Got enough tools for your paint job yet? See some home construction pictures.

A few years ago, my brothers and our families gathered at my parents to paint their early 1900s farmhouse — and we did it in a day. The younger set painted the trim with brushes while my brothers and nephews manned the paint sprayer. Unfortunately, my toddler wandered away with a paintbrush and went Rembrandt on the porch’s concrete steps. Luckily, my parents thought it was adorable.

Painting a house requires more tools than you might think. But making the effort to gather the right ones to prep and finish exterior walls can save time and, in the end, offer a more professional result. Exterior paint is one of the fastest and most inexpensive ways to redo your home and up its value. Done right, it’s a new look that can last 15 or more years — just as if you’d hired professionals. Here are 10 tools that will set your project up for success.

A Multipurpose Tool
 It’s nice when you find a tool that can do the job of two. But what about five? A multipurpose painter’s tool, sometimes known as a 5-in-1 tool, is essential for the rounds of prep work that must take place before painting a home’s exterior. And it fits easily into a pocket. Among its many features.
  • The hole in the center of the tool’s blade is great for pulling nails.
  • The straight edge is sharp enough to scrape loose paint and can double as a putty knife when making repairs.
  • The pointed corner cleans out cracks before filling them.
  • One side of the tool can open a paint can.
  • The other (curved) side of the tool is designed to squeeze extra paint out of rollers.
  • The handle hammers the paint can lid shut.

Usually a 5-in-1 tool is enough for the job, but you can buy versions with more features, such as a 7-in-1 or even a 17-in-1 tool.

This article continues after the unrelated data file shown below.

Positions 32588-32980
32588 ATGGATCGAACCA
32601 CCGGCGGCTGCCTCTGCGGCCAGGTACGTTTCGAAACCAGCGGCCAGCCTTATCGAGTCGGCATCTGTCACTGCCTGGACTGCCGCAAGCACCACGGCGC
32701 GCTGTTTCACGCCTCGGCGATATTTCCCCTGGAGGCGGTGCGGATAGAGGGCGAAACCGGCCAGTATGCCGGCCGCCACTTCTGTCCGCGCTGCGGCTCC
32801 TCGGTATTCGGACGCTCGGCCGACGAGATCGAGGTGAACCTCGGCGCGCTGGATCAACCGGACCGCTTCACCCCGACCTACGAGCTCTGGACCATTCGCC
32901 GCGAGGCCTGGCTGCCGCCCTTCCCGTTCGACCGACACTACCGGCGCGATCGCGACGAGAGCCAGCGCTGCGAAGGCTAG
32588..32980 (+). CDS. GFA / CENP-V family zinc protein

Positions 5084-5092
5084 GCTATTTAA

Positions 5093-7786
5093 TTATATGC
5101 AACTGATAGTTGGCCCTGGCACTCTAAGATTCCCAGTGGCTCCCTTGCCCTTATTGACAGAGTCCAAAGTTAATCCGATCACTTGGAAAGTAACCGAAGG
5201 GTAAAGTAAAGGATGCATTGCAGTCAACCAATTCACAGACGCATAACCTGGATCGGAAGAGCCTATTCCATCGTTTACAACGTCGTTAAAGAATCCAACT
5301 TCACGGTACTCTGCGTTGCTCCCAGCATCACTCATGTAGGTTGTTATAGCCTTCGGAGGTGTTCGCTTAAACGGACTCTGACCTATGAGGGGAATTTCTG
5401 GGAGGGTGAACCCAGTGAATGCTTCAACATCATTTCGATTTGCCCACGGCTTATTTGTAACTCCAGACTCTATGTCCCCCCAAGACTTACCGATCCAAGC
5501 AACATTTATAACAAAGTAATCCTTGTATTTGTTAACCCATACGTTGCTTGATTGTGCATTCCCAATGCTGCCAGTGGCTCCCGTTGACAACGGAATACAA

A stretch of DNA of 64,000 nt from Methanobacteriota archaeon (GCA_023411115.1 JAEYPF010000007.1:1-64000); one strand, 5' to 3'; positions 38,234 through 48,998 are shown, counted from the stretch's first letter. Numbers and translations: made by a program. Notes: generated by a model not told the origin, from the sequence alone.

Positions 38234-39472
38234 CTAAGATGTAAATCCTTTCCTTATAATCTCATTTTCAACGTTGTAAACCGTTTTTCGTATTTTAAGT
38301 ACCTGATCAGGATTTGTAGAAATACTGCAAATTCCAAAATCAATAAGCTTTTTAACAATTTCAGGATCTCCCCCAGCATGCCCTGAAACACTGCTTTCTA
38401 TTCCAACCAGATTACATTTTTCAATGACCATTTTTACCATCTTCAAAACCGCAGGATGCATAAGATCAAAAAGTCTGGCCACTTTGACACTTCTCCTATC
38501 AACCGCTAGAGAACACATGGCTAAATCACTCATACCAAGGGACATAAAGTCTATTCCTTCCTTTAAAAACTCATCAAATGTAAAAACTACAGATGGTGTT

If you’d like your new paint job to reach higher than the 6-foot (1.8-meter) mark, you’re going to need a ladder.

There are several different types, but stepladders, extension ladders and straight ladders are the most useful for exterior painting. Stepladders range up to 20 feet (6 meters) in height and are nonadjustable. They have a hinged design that opens two self-supporting sides, one of which has flat steps for climbing. Most stepladders come with a horizontal platform near the top, which can accommodate a paint can or tools.

Straight ladders can reach up to 30 feet (9 meters) and should be propped at a 75-degree angle against a stable structure. If you’re trying to paint the roof eaves, you’ll want the ladder to extend 1 to 3 feet (30 to 90 centimeters) above the roof. Extension ladders are similar to straight ladders except they consist of two sections that can be extended, reaching up to 60 feet (18 meters) in height. (A three-section ladder can go up to 72 feet, or 21 meters.) A paint shelf can be purchased or made as an accessory.

Drop Cloths

It’s quite possible that as your home gets prepared for a shiny new coat of paint, your landscaping ends up in a dull, lifeless state, thanks to the chemicals coming off the walls. You can avoid this by protecting your greenery.

Before scraping excess paint or using a pressure washer, cover trees, plants, grass and shrubs with plastic sheeting or drop cloths. Either will work, but some professional painters recommend drop cloths because they let water run through while still catching paint chips. They’re also less likely to rip. It’s a good idea to use only water during a high-pressure wash because chemicals can kill plants and grass. Avoid hitting trees, plants or shrubs with the high-pressure stream because the water blast can damage them.

Use landscaping staples or 2×4 boards to hold the plastic sheeting or drop cloths in place. Keep them there until the painting job is complete because they can catch paint drips, something that’s especially prone to happen when using a paint roller.

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